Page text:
Judas Burning

Judas Burning by Carolyn Haines Read Free Book Online

Book: Judas Burning by Carolyn Haines Read Free Book Online
Authors: Carolyn Haines
neither confirm nor deny.
    “I think Eustace did it. I think he took those girls and hurt them.” She lifted her chin, daring him to deny it.
    “Vivian, there’s no indication that anyone took those girls. I believe they’re just working out a wild hair. They’ll be back by suppertime.”
    “And if they aren’t?” Her tone was cool. “That man is a deviant. I will never understand why you protect him. He has my daughter, and Camille may be twenty-three, but she isn’t capable of making that kind of decision.”
    “Until Camille is legally ruled incompetent, I have to allow her to behave as an adult.” J.D. wanted to tell Vivian that Eustace would never hurt Camille or any other young woman, but that would just fuel the fire.
    “You defend him when his actions are indefensible.” She stood up. “One day, and not too far away, you’ll have to admit that you’re wrong about him.” She marched out of the office, her high heels tapping on the floor.
    J.D. leaned back in his chair. It was time to go home. If anything happened, the dispatcher would call him.

C HAPTER S IX
    Dixon read Tucker’s brief story on the missing girls. It had been a difficult call to make, but by eleven, when the girls hadn’t returned, she’d finally settled on a small story simply saying they were missing. Her decision not to use names or photographs had aggravated Tucker, but she explained her reasons: no speculation, no panic. It was consideration for the families of the girls that held her back, not worry about the Chickasaw County authorities. As the sheriff had told Tucker, the girls would have to live down whatever was printed in the paper.
    She typed out her four-paragraph story on the closed-door school board meeting and walked to the composing room to hang her copy on a hook for Linda. Once those stories were set and pasted up, the paper would be ready for Tucker to take to Gautier at two A.M., where it would be printed by an offset press. Wednesday before noon, the papers would be hauled to the post office for delivery.
    She stood in the composing room, the backshop of the paper visible. When she’d bought the
Independent
, she’d gotten the old press and linotypes, dinosaurs, from a time long past in newspapering. She’d wanted them.
    As a preschooler, she’d frequently gone to work with her father at his politically oriented weekly in Jackson. She’d stood on a crate beside him as he made up the heavy metal pages. Her job had been removing the old slugs of lead from the previous week’s issue. She’d take the slugs to the linotype machines where they would be melted down and reset. Most of the linotype operators were deaf, and they’d laughed in a high-pitched cackle when she deposited her small buckets of lead for them.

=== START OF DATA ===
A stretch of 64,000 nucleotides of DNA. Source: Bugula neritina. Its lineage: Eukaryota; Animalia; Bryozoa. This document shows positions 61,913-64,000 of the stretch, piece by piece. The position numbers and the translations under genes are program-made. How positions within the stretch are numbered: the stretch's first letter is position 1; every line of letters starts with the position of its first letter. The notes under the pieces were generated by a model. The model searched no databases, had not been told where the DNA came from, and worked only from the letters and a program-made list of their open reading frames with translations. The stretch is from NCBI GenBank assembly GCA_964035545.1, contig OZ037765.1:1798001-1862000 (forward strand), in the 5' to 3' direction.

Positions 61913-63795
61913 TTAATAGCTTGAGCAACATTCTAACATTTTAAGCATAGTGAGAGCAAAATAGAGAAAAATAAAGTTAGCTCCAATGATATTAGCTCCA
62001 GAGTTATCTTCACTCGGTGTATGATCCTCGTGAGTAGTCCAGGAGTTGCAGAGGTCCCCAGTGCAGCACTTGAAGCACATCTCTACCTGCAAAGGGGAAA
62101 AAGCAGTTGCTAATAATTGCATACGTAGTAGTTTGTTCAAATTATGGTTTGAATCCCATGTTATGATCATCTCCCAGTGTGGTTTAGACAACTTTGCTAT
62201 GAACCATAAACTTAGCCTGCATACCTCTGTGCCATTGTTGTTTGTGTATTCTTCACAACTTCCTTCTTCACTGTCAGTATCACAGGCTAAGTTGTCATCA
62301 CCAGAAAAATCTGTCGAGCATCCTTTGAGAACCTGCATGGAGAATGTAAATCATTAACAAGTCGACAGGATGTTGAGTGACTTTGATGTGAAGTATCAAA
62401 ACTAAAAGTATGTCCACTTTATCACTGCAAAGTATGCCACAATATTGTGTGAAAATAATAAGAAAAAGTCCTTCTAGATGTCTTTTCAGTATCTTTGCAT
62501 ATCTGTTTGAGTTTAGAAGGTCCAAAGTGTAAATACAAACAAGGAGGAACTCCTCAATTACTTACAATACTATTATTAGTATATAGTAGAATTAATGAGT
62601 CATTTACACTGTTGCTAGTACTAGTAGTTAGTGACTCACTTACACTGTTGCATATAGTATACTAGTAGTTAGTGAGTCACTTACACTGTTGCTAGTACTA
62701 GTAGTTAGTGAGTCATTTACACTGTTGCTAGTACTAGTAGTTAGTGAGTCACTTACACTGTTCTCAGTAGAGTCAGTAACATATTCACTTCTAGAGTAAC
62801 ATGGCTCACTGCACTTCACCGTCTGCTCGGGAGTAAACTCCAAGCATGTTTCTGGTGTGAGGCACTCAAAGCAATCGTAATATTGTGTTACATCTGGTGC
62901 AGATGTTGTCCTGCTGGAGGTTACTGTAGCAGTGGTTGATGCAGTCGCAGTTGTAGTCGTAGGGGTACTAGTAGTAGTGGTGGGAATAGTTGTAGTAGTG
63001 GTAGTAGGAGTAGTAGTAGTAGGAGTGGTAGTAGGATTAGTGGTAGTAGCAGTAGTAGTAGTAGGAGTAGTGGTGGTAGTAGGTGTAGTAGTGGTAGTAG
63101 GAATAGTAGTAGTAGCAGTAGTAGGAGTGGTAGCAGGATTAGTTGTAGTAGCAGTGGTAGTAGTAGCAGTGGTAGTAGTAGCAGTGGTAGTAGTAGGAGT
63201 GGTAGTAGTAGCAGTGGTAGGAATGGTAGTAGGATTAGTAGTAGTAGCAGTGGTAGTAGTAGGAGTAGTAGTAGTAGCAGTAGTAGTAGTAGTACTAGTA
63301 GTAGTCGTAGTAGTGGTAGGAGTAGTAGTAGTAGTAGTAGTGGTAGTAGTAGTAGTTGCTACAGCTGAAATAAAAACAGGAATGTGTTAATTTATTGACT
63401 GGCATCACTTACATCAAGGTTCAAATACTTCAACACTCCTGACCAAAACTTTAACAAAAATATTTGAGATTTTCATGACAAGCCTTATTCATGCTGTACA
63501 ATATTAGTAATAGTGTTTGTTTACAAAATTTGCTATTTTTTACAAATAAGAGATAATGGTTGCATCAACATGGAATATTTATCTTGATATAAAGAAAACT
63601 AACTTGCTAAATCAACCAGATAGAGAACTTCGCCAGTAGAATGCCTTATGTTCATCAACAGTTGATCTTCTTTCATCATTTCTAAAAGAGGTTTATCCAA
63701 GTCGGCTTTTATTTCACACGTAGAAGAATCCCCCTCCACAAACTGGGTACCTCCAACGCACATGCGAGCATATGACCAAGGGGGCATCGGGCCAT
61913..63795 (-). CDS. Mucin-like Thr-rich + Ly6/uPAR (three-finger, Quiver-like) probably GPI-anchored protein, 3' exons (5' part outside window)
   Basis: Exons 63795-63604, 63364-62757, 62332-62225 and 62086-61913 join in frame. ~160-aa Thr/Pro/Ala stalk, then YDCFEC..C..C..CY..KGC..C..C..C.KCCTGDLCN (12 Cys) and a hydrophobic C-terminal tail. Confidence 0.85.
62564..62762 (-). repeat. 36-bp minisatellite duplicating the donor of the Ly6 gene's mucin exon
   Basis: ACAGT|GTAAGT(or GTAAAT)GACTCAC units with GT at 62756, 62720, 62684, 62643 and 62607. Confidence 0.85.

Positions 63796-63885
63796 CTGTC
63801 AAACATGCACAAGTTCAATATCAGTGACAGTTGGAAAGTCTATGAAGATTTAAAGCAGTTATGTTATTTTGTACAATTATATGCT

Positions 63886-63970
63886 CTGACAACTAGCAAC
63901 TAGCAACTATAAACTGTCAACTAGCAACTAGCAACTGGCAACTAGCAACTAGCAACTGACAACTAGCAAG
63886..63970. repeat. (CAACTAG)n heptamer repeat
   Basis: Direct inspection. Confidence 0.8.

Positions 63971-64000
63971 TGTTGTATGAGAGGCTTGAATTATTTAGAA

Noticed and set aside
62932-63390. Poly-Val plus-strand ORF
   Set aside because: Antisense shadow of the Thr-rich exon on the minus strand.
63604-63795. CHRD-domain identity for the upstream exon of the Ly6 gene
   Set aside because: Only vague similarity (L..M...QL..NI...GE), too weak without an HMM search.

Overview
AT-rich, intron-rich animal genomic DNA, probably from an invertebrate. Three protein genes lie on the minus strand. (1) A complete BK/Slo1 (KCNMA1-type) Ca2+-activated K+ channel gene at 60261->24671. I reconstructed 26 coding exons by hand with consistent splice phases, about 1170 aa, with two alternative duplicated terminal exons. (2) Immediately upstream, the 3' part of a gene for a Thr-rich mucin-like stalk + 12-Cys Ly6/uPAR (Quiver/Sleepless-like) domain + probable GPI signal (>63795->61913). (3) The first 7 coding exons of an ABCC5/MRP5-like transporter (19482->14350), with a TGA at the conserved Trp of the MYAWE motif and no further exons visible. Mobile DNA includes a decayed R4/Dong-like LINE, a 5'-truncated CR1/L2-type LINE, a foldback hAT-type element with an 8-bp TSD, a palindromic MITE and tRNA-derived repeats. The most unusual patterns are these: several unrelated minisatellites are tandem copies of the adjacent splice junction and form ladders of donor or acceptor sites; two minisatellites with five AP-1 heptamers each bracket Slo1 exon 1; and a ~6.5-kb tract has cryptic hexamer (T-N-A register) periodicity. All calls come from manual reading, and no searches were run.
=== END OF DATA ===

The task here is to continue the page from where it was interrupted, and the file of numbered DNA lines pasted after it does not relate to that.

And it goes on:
The press had been a roaring monster that rolled forward and retracted on its bed, the steady rhythm frightening—yet also satisfying and exciting. Once a pressman’s fingers had been crushed beneath the press as she watched. The pressman had gone to the emergency room, then returned to continue running the press. Getting the paper out was a matter of honor for all involved.
    Shaking off the ghosts, she sighed. The
Independent’s
press hadn’t run in years and wouldn’t ever again. She was lollygagging in the past. She returned to her desk, picked up the phone, and dialed. There was one last lead to follow. A wary male voice answered on the first ring.
    “This is Dixon Sinclair. May I speak with Tommy Hayes?”
    There was a pause. “He isn’t home.”
    “When do you expect him back?” She tapped the eraser on the pad as she listened to dogs barking in the background.
    “He was supposed to be back at four.”
    The man’s voice sounded worried. He was hoping she was the cavalry. Wrong story—she was the Big Bad Wolf. “I’m the publisher of the
Independent
, and I’d like to speak with Mr. Hayes when he returns. Would you take a message for him?”
    “Why is the newspaper calling

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